1123. Relationship between “Purulent Bronchitis,” 1914-17 and Pandemic Influenza, 1918-19
Session: Poster Abstract Session: Influenza and H1N1 Diagnosis, Epidemiology, and Viral Outcome
Saturday, October 22, 2011
Room: Poster Hall B1
Background: The uncertain genesis of the influenza pandemic of 1918-19 is of current interest given the 2009 reoccurrence of pandemic H1N1 influenza. Because the 1918-19 pandemic was intimately associated with the First World War, we reviewed mortality registers of British Commonwealth Armies in France/ Belgium and the United Kingdom for evidence of localized outbreaks/epidemic waves of acute respiratory disease-related mortality. We particularly sought evidence that “purulent bronchitis” - a lethal respiratory infectious disease described by military physicians since 1914 - as a possible precursor of the 1918-19 pandemic.

Methods: Geographic locations of burial sites of all non-combat deaths of British soldiers were used as surrogates for disease-related death locations. Plots of >4,000 deaths over 200 military cemeteries during 1914-18 were used to document spatial-temporal trends of disease mortality.

Results: Contemporaneous reports described lethal “purulent bronchitis” as early as 1914 in the Canadian Army in UK and 1917 in the American Army in France. In both the Australian and Canadian Armies, there were dual peaked epidemics of lethal respiratory illnesses during the winter 1916-17 and fall-winter 1918-19.  Among British soldiers in England and Belgium/France, numbers of non-combat deaths per week were approximately twice as high during the winter of 1916-17 as the fall of 1916. We estimate that respiratory illness-related mortality (at least partly due to purulent bronchitis) peaked at approximately 0.5 deaths/1000 men/month during the 1916-17 epidemic period and approximately 2.5 deaths/ 1000 men /month during the late 1918 pandemic period. There was a spatiotemporal trend of increasing non-combat deaths in late 1916 that started in France and moved to England before tapering off in early 1917.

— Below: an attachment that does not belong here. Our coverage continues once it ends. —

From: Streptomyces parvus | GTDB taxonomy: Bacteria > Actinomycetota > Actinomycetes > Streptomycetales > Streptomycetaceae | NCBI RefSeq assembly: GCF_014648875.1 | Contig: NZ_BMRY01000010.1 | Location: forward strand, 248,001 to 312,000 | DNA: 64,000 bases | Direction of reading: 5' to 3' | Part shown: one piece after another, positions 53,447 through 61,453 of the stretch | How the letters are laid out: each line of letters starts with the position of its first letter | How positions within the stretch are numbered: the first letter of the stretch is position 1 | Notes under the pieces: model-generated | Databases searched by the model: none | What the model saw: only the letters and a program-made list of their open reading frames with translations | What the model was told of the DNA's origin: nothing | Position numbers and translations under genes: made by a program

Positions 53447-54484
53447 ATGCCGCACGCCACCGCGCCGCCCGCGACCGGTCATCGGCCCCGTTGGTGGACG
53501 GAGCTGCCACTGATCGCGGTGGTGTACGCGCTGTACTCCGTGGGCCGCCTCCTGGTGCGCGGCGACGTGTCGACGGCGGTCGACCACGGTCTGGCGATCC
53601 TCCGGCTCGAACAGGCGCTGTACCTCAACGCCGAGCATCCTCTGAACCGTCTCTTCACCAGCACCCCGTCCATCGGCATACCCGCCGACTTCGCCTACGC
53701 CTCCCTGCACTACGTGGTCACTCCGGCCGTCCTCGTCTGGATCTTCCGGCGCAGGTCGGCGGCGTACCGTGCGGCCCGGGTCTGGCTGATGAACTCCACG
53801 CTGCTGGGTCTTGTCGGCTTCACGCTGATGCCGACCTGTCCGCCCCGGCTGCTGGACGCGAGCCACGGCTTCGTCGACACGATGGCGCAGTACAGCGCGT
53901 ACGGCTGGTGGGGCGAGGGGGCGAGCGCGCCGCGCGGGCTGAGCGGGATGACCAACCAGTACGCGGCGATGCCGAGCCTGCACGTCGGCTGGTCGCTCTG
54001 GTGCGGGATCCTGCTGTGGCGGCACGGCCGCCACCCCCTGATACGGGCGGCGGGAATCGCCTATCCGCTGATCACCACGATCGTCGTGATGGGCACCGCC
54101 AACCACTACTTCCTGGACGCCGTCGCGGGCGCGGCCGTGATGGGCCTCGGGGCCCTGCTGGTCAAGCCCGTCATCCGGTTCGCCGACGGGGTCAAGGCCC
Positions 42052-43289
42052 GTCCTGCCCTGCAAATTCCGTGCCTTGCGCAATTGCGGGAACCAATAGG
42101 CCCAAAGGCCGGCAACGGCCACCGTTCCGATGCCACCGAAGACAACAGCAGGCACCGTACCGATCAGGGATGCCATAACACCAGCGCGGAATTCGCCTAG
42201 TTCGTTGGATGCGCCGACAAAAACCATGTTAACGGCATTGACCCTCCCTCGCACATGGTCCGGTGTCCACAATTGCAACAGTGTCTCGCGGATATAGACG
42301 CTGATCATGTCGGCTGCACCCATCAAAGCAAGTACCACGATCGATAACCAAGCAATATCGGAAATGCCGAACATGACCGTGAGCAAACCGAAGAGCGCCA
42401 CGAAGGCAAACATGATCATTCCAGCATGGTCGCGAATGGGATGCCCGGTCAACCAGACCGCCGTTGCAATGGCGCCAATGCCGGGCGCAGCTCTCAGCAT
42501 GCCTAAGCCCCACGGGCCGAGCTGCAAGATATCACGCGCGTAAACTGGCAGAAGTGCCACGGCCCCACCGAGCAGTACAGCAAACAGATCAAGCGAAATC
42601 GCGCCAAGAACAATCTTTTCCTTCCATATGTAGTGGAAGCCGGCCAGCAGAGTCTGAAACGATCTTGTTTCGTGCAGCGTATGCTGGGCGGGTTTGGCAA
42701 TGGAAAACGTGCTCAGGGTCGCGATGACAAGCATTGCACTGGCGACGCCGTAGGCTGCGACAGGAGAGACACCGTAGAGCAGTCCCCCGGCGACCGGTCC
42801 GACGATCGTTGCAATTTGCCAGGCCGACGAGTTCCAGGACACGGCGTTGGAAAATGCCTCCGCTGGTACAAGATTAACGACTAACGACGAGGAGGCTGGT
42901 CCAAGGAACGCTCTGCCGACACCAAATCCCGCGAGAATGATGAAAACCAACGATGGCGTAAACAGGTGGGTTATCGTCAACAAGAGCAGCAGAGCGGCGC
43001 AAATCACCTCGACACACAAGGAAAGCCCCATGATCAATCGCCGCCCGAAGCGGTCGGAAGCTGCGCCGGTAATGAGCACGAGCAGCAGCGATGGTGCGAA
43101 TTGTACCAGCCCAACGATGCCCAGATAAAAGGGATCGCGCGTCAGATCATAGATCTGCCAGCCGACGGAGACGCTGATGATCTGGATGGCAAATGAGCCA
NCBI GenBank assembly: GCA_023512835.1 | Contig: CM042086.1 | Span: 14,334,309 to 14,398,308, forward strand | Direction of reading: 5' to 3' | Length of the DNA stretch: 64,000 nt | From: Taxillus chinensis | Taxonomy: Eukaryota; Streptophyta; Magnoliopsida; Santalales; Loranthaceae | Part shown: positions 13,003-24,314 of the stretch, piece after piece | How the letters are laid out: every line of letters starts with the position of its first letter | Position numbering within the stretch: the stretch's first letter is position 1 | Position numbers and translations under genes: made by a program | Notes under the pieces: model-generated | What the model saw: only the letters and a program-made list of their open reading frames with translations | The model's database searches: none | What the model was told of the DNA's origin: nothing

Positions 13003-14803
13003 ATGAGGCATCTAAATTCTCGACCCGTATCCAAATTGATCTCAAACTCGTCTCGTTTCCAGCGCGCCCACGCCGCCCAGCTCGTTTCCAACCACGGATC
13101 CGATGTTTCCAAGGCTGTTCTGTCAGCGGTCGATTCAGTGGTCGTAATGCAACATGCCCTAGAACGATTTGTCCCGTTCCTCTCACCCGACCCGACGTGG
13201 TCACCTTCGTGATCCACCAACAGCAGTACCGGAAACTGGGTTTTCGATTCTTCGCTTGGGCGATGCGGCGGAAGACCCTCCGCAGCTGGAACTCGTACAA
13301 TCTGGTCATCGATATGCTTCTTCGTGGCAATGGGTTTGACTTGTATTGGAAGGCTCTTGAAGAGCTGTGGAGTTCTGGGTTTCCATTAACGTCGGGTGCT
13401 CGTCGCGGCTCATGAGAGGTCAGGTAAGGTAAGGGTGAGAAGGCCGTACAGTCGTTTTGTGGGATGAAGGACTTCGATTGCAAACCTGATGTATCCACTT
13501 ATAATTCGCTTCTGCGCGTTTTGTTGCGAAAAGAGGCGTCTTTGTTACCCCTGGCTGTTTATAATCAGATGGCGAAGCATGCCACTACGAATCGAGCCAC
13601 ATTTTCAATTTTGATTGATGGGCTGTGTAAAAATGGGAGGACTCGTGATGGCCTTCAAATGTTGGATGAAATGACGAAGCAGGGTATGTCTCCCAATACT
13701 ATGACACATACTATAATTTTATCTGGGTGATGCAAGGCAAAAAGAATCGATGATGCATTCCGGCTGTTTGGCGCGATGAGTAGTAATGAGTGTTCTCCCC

Conclusion: The findings suggest that multiple, possibly related, influenza viruses were circulating prior to the main wave of mortality in late 1918.  This supports genetic evidence that there were three lineages of H1N1 influenza which had separately evolved years prior to the 1918 pandemic.

Subject Category: V. Virology including clinical and basic studies of viral infections, including hepatitis

G. Dennis Shanks, MD, MPH1, Alison MacKenzie, MPH2, Michael Waller, MSc2, Archie Clements, PhD3 and John Brundage, MD, MPH4, (1)Army Malaria Institute, Enoggera, Australia, (2)Centre for Military and Veteran's Health, University of Queensland, Brisbane, Australia, (3)School of Population Health, University of Queensland, Brisbane, Australia, (4)Armed Forces Medical Surveillance Activity, Silver Spring, MD


G. D. Shanks, None

A. MacKenzie, None

M. Waller, None

A. Clements, None

J. Brundage, None

Findings in the abstracts are embargoed until 12:01 a.m. EST Thursday, Oct. 20 with the exception of research findings presented at IDSA press conferences.